Widely considered to be a low-budget copycat of the big-budget Hollywood blockbuster RoboCop (1987), R.O.T.O.R. shares two other elements with that film: the extensive use of filming locations in the vicinity of Dallas, Texas, and the appearance of actor Michael Hunter.
Although dialogue identifies R.O.T.O.R. as a Dallas Police Department project, no actual Dallas police vehicles, buildings or uniformed officers are featured in the film. The end credits give thanks to the police departments of the surrounding communities of Addison, Coppell, Hickory Creek, and Lake Dallas for providing officers, uniforms, and vehicles, and Division Headquarters and the Tactical Operations Lab are private commercial office buildings in the Dallas area.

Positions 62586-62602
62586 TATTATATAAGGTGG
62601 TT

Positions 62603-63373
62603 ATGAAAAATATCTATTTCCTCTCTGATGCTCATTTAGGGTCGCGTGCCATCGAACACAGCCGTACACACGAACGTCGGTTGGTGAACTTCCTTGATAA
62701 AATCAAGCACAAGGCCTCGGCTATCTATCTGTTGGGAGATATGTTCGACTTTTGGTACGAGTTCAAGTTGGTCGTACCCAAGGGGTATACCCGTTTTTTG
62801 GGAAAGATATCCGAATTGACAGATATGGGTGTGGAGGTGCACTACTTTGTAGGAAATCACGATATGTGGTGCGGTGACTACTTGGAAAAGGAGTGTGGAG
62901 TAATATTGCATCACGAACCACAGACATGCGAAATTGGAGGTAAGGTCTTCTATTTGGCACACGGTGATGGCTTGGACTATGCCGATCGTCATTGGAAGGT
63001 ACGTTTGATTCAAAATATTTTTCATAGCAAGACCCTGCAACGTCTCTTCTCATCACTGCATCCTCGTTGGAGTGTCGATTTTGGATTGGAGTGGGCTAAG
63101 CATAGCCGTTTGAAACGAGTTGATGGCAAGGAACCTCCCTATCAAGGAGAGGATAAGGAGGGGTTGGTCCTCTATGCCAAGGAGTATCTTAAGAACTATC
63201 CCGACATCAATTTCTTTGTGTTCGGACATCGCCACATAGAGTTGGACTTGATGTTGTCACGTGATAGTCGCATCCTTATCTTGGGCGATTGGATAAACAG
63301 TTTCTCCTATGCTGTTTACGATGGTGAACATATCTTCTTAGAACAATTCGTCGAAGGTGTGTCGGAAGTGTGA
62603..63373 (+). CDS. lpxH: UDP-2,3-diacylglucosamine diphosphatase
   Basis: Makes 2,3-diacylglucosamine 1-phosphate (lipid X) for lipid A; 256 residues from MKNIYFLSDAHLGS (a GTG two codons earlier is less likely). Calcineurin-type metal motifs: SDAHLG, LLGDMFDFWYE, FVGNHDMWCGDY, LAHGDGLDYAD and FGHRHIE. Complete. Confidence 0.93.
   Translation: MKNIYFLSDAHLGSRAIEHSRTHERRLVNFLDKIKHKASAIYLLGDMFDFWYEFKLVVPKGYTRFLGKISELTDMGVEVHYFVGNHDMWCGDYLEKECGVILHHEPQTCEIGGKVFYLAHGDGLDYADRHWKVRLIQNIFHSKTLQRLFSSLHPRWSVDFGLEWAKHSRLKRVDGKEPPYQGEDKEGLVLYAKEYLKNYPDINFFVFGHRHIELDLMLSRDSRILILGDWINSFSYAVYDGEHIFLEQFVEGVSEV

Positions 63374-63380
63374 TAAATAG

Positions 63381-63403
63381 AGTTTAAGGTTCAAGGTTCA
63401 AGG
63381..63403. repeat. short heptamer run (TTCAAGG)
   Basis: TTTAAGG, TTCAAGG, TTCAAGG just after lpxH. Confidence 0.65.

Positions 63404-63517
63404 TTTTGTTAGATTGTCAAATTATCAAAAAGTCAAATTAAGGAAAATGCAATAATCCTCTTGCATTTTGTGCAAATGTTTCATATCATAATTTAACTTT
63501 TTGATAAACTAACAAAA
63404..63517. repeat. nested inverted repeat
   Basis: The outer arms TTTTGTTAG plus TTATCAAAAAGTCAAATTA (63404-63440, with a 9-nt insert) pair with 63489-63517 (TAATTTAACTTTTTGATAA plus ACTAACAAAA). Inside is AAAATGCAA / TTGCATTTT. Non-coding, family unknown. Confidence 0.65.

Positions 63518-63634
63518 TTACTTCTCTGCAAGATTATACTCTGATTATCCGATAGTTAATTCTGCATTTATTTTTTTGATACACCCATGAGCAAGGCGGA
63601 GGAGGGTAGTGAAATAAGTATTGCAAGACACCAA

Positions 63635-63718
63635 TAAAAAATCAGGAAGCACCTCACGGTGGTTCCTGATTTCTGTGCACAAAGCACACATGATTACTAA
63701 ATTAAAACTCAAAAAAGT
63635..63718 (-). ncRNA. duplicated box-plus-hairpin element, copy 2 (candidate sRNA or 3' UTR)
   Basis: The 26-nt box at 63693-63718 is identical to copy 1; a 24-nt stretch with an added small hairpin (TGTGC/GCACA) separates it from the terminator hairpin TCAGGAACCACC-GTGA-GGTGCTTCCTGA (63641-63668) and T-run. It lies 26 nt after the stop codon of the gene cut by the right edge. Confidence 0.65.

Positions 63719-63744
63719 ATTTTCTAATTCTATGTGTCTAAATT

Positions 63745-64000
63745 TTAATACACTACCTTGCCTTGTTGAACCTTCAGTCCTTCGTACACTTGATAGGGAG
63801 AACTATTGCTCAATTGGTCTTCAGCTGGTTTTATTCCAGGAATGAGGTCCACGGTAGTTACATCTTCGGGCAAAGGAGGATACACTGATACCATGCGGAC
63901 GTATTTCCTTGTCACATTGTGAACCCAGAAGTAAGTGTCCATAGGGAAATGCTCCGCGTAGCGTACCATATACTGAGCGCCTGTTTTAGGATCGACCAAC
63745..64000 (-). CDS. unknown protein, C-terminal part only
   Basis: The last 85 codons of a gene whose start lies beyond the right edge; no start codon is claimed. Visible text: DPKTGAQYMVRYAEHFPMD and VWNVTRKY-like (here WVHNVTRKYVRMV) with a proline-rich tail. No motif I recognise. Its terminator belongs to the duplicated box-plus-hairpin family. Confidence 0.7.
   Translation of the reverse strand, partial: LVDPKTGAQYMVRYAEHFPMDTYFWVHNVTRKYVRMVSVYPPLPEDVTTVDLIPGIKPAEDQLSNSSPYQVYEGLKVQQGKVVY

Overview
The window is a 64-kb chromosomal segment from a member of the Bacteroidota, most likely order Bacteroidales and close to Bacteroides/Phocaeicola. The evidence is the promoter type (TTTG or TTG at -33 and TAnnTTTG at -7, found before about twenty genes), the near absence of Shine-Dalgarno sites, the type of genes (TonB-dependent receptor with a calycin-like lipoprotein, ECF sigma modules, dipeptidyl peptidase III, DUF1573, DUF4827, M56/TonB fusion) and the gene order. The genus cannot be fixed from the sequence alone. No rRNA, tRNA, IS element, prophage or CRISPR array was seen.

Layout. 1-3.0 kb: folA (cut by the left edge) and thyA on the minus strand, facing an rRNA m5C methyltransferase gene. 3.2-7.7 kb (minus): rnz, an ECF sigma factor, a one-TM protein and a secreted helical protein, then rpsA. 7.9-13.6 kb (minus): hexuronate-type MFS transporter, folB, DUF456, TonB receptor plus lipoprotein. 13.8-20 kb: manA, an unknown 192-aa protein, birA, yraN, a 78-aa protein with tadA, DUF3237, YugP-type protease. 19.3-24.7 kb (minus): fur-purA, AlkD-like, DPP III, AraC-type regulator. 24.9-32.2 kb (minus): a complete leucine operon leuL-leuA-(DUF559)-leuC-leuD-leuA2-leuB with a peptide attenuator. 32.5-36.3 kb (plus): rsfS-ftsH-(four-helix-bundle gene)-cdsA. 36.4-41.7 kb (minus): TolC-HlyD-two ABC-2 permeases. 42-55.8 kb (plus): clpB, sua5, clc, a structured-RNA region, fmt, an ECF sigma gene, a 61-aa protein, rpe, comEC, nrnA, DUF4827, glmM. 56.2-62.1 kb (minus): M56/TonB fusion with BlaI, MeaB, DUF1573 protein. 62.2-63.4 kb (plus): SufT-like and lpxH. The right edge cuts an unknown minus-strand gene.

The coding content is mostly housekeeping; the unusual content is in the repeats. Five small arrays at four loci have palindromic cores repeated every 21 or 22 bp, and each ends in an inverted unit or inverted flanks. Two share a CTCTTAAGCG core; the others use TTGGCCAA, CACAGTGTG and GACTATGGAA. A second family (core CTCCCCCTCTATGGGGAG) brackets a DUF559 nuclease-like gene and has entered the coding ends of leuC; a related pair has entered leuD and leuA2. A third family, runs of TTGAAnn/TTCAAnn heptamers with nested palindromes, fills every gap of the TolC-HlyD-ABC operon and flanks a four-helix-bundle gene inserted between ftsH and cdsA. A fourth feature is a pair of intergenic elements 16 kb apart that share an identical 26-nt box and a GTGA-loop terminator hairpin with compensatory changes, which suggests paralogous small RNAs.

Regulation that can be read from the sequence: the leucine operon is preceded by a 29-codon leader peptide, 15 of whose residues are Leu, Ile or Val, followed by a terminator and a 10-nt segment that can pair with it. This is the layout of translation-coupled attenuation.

When the narrator explains that Barrett Coldyron's papers are being given to his nephew Brett Coldyron at Oxford University, Brett is standing next to the Perkins Chapel and Bridwell Library at Southern Methodist University in University Park, Texas.
Screenwriter Budd Lewis disowned the film after its release, blaming director Cullen Blaine and lead star Richard Gesswein for rewriting his original screenplay, eliminating most of the humor and inserting several extraneous scenes in order to replace parts of Lewis's screenplay that were deemed too expensive to film.